- Youtube promised to allow anyone to become a star, circumventing the traditional studio model of content distribution. It is now a haven for extremists and a dark rabbit hole of conspiracy and radicalization videos. 
- Theranos promised the ability to be able instantly run a battery of tests on a single drop of a patient’s blood. It was later revealed to be a sham and the tests they performed were dubious, raising real ethical questions about patient safety. 
No other company more personifies the “move fast and break things” philosophy like Facebook. Facebook started as a social network of college students, growing rapidly to be a worldwide network of people connecting with friends and family to share moments from their lives while being promoted by the company as a way to “connect people.” According to their high-minded but strangely non-specific mission statement, their goal is to:
Give people the power to build community and bring the world closer together.facebook.com 
Just bringing people closer together isn’t lucrative, though. Selling advertising is. So what does it look like to move fast and break advertising under the auspices of bringing the world closer together?
- In 2007 Facebook launched a new advertising platform called Beacon that posted users’ activity on third-party sites back to their Facebook profiles without their explicit permission. 
- In 2010 it was discovered that detailed user information was sent to advertisers of Facebook Apps like FarmVille and Texas Hold’em. Facebook reached an agreement with the FTC in 2011 that banned it from such practices, required it to hold regular privacy audits, and forbade “deceptive privacy practices.”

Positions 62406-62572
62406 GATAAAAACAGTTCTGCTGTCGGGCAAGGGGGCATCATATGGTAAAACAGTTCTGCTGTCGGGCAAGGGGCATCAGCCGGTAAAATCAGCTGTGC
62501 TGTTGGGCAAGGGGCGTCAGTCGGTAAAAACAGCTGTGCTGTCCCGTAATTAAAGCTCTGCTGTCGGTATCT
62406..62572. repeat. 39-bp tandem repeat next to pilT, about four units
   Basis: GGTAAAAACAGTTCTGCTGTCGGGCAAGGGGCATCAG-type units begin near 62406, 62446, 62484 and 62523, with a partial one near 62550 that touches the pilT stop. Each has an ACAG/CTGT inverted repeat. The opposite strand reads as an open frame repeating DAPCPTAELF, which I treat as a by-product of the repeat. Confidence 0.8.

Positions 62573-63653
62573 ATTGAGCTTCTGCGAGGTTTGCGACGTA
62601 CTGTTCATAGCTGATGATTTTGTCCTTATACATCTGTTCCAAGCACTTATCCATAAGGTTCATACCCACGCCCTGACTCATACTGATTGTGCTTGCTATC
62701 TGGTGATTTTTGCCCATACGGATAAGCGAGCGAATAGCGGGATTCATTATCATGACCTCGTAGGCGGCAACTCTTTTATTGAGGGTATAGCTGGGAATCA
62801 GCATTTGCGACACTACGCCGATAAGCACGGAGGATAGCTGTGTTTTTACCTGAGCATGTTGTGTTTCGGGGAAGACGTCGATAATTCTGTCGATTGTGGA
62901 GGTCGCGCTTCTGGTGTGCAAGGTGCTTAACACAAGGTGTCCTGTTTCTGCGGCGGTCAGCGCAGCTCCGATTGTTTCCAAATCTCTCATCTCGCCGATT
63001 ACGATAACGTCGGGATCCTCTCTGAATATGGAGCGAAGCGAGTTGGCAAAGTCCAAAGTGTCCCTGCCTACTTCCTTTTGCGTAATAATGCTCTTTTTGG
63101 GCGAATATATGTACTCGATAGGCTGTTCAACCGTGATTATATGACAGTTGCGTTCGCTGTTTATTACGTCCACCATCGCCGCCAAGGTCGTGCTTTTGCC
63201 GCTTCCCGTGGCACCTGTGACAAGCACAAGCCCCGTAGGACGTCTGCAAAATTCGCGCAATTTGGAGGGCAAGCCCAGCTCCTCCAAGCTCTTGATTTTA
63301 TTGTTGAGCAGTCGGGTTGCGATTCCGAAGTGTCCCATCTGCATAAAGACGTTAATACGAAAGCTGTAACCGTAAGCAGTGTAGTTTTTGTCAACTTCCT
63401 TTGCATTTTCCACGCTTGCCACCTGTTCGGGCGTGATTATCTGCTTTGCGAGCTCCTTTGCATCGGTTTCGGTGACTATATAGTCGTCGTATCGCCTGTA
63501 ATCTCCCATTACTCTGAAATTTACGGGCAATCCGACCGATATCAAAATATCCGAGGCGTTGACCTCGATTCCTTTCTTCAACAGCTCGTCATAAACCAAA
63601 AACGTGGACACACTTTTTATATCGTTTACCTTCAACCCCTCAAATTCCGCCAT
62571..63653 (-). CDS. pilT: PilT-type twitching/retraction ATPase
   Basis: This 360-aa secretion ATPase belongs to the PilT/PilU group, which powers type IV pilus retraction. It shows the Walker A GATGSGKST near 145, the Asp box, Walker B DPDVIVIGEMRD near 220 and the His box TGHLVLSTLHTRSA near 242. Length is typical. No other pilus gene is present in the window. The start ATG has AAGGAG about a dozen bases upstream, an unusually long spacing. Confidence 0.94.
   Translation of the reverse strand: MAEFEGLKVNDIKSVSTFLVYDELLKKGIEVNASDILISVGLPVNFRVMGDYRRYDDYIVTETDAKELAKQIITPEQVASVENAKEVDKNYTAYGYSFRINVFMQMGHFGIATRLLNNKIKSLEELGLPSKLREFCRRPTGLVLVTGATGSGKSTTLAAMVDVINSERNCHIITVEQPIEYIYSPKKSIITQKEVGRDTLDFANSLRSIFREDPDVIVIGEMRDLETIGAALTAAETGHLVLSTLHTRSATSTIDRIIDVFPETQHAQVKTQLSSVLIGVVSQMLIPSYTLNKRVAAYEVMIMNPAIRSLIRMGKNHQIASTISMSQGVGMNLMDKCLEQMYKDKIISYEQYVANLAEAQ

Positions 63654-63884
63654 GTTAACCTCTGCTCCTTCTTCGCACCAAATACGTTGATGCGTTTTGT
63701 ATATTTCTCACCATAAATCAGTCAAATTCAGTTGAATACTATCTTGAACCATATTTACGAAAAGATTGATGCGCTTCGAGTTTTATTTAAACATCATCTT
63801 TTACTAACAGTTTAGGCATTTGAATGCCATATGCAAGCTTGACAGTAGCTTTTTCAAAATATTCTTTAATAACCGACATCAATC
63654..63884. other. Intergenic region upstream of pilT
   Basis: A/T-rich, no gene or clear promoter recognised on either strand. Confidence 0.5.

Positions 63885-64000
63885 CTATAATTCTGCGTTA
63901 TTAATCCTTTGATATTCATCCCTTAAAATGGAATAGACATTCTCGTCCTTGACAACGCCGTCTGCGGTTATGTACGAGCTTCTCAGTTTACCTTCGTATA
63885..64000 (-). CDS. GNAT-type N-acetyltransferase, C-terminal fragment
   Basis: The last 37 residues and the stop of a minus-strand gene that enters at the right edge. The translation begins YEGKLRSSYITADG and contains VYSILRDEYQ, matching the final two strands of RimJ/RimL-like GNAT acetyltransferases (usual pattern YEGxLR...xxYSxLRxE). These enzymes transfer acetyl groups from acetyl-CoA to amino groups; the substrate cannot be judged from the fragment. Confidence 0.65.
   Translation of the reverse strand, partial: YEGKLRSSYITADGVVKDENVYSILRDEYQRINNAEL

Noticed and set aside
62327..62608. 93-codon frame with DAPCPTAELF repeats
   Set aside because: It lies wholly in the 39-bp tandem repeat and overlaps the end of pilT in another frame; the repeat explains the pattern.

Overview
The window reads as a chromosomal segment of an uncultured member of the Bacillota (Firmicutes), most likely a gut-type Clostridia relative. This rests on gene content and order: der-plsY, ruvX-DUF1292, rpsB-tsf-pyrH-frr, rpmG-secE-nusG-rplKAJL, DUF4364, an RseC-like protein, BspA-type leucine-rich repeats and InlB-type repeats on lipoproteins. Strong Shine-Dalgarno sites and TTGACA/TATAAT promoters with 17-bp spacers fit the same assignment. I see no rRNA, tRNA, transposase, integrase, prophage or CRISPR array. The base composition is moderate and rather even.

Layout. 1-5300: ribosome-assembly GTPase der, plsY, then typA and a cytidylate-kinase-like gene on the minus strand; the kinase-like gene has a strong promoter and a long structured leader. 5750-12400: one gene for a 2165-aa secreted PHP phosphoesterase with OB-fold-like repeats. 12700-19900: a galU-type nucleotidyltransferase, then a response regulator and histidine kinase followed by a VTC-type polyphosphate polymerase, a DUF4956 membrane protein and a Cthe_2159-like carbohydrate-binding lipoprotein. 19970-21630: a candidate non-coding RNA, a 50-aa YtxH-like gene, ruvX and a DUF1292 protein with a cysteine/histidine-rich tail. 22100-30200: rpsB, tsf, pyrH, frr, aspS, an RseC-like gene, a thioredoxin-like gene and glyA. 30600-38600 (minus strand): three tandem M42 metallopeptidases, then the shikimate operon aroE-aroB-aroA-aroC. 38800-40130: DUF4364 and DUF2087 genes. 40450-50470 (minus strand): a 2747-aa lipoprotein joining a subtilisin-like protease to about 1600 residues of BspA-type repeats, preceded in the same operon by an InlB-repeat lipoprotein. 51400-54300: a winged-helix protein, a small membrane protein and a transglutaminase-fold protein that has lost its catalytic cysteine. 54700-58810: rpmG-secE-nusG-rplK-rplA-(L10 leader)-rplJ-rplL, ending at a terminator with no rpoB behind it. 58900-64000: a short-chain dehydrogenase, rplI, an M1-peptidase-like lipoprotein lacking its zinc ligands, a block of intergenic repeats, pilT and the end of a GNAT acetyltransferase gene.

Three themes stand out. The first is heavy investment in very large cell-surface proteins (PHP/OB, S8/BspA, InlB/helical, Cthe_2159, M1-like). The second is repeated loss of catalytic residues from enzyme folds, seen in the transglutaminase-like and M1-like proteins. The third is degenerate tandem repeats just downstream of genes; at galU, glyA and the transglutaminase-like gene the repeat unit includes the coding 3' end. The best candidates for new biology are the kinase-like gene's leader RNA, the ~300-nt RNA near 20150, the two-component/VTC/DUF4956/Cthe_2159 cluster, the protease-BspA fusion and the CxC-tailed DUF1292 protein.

- In 2012 it started rolling out facial recognition technology without users’ explicit permission. In 2018 it was taken back to court for violating its 2011 FTC agreement. 
- In 2014, Cambridge Analytica was able to use Facebook to acquire the intimate details of over 87 million users. 
- In 2014, it was used as a platform for targeting and inciting mass violence against Burmese muslims and facilitating ethnic cleansing in Myanmar. 
- In 2016 during the US elections, Facebook was swamped with illegitimate “companies” (often tied to Russia) buying advertising space on Facebook to sow discord and misinformation in order to sway the election. 
- In spring and summer of 2017, Facebook was “publicly claiming there had been no Russian effort of any significance on Facebook,” despite an ongoing investigation into the extent of Russian involvement in the election. 
- In autumn of 2017 Facebook paid conservative consultancy companies to buy advertising against people and organizations critical of Facebook such as George Soros and Apple. 
- In 2018 Onavo VPN was launched by Facebook, which required access to monitor every single thing the user does on his/her device, willfully circumventing privacy protections built into smartphones. 
- In 2018 Mark Zuckerberg defended racists’, and holocaust deniers’ right to spread misinformation on Facebook. 
For being an ostensibly modern tech company, in the decade or so of its existence, Facebook has proven itself rather old-fashioned in its desire to protect its advertising dollars at all costs, turning blind eye to any harm it might be doing or enabling. Every one of these scandals (of which there are many, many more) were driven by the desire to increase advertising and damning the consequences. It seems that bringing the world closer also means giving racists a platform, allowing the targeting of vulnerable minorities, inciting hate, supporting nation-state propaganda programs, and facilitating genocide, so long as they keep their advertisers happy.
You can not move fast and break things if those things are people’s lives.
And yet despite the full knowledge of Facebook’s sordid history and proven irresponsibility, I remain on Facebook as a victim of another phenomenon of the “move fast and break things” generation: FOMO or fear of missing out. What will I miss out on if I leave Facebook? What about all of my friends? How will I stay connected?